Back to the Future of Education

I try to make it a habit to participate in edchats whenever possible for two reasons:

  1. It helps me to stay ‘plugged in’.  Most of the time, I genuinely enjoy the chat.  Even if I don’t agree with most of what’s being said, the vibe of it all has a nice energy.  Although, I believe there is a negative correlation between the reliability/validity of a tweet and the number of exclamation points contained in the tweet.
  2. It give me an opportunity to be an advocate for what I believe is a best way of teaching in the high school classroom.  Rarely, if ever, am I in a majority with my beliefs.  More often than not the chat centers around technology, cultivating relationships in the classroom, or the use of project-based/inquiry-based instruction.  While I am certainly in favor of using technology in the classroom when necessary and I do agree that a positive relationship between teacher and student is beneficial, I am quite opposed to project/inquiry based learning.  Here’s a great post from The Learning Scientists (@acethattest) providing information and resources that back my beliefs.

Last week, while participating in a chat, the following question was posed: What barriers stop teachers from exercising their beliefs in the classroom?  I responded with something like “being in the minority with my opinions and beliefs.”  This prompted a lot of people to respond with “stand up for what you think is right” and I even got the “the most dangerous phrase in the language is we’ve always done it this way” image tweeted back at me.

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Let me remind you that I’m in the middle of a chat surrounding the use of project-based or inquiry-based learning.  These well-meaning teachers assume I am being undermined in my want to apply their style of teaching…but I don’t.  I want to do quite the opposite.  I want to revolutionize the classroom in a different way…with evidence.  Evidence of what works and what improves students’ learning.  In my estimation, this requires direct or evidence based instruction and whole classroom instruction.  I would like to go back to the future of educating.  Basically, I am the first student in 7th grade to discover this awesome old band named U2 that my peers know nothing of.  In other words, I think the future of learning and teaching should be centered around some aspects of what has worked in the past.  

And before you think I must be some heartless sage on the stage that only cares about my craft and nothing of my students’ well-being, read these past posts:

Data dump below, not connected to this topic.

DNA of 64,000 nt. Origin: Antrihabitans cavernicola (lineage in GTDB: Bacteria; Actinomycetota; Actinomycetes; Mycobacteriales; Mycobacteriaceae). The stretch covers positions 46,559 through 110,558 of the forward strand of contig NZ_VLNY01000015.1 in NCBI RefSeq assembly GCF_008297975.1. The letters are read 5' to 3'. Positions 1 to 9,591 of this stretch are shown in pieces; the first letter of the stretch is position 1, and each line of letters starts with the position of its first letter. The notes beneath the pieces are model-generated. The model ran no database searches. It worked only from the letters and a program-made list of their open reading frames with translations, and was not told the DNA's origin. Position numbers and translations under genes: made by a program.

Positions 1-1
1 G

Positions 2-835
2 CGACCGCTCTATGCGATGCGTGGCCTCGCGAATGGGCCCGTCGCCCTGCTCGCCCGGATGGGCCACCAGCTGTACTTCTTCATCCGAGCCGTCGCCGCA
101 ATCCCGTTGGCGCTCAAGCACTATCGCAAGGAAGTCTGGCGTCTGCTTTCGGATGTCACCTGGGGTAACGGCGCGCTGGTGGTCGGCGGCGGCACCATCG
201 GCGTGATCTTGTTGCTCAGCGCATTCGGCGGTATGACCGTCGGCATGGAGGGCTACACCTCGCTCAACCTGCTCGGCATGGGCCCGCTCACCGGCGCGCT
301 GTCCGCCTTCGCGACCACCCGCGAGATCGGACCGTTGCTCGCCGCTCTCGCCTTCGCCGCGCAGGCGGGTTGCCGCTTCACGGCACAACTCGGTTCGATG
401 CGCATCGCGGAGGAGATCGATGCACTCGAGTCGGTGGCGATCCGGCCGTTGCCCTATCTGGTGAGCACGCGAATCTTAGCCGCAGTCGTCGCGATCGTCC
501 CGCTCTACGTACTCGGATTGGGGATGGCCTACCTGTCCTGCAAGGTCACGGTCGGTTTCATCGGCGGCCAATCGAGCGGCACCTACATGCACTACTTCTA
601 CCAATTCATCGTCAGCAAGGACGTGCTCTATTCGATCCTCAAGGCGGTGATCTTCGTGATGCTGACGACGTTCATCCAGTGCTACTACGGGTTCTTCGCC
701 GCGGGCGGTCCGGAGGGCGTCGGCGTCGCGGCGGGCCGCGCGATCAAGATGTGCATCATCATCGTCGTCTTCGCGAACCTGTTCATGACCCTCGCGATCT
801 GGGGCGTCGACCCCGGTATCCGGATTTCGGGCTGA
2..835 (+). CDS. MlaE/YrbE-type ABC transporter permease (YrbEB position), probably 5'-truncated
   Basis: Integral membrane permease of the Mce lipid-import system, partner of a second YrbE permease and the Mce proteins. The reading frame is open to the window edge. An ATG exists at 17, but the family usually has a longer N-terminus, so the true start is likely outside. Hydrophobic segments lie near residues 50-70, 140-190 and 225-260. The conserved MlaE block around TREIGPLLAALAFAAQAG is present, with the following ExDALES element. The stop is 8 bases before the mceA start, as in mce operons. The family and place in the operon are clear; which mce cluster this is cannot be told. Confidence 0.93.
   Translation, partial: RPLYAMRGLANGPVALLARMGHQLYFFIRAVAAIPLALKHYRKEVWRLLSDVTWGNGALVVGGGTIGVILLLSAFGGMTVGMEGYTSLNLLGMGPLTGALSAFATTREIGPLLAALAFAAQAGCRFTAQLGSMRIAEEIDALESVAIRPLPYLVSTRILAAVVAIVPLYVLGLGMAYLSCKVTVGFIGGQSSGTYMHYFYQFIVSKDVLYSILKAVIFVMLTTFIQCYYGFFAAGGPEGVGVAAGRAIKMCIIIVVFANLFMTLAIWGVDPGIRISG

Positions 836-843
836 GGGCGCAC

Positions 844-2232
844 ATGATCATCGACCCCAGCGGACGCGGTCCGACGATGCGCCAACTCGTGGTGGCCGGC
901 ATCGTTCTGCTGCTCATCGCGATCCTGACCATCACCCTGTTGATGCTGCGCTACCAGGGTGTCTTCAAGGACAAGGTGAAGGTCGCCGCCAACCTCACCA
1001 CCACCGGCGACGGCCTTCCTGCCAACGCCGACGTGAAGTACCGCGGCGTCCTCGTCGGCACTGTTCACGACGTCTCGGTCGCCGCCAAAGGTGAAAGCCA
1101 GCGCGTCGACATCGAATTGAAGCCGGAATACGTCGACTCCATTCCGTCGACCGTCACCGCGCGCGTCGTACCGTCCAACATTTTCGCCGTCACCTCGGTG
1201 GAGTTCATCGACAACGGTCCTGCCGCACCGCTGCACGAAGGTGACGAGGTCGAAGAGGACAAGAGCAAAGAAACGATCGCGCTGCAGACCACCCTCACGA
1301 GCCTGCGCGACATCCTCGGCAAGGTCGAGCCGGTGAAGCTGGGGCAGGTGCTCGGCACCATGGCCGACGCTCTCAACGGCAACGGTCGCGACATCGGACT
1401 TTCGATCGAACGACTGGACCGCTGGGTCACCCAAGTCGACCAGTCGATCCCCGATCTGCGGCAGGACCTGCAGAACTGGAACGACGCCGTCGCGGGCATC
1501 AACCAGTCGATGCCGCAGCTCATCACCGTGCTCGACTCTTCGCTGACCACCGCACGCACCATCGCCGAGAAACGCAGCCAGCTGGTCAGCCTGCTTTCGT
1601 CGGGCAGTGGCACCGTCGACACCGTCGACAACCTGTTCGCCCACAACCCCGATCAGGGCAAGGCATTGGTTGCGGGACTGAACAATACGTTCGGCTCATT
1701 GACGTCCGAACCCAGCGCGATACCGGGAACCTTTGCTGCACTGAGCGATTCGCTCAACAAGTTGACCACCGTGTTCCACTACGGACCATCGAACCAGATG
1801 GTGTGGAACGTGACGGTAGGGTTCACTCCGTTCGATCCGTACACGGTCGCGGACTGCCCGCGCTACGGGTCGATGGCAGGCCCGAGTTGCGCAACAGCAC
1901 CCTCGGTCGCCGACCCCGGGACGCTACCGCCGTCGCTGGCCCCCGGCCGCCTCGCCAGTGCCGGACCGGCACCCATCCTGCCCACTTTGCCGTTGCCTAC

Cultivating Compassion in the Classroom…and Everywhere Else

https://theeffortfuleducator.com/2017/06/22/cultivating-compassion-in-the-classroom-and-everywhere-else/

11 Life Lessons to End the Term

https://theeffortfuleducator.com/2017/04/30/11-life-lessons-to-end-the-term/

On My Soapbox

https://theeffortfuleducator.com/2017/03/28/on-my-soapbox/

To the Student Sleeping in My Class

https://theeffortfuleducator.com/2017/03/06/to-the-male-student-sleeping-in-my-class/

Where is education headed?  Will we prepare our students for the jobs they’ll have that don’t yet exist?  I hope we will, but I also know I cannot accurately predict that future…and no one else can either.  I do believe, to make the most impact on our students’ learning which will then greater influence their abilities, evidence-based instruction is necessary.  

So, I will continue with the edchats.  I will fight what I see to be the good fight.  Even if I am in the minority with my beliefs on instruction, it is a worthy cause.  And who knows, maybe one day I’ll become popular with the cool kids like Bono.  

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7 thoughts on “Back to the Future of Education

    1. Thank you for the comment. I just read through your article and immediately felt like I was in most professional development I encounter today…not too much substance, but you leave feeling great about yourself.

      Like

      1. You feel great about yourself if you’re in the majority. The only reason I felt good when I left that ed camp was because 1) it was over and 2) I had enough material to write an article. Which I then did.

        Liked by 1 person

  1. karamath

    Hi Effortful Educator,

    I saw you tweeting about blogging and I thought I’d check out your website. I really like it. Looks like Effortful Educator has come a long way!

    You should consider installing an SEO plugin like Yoast or something, theres loads of good free ones.

    Keep making great stuff!

    Like

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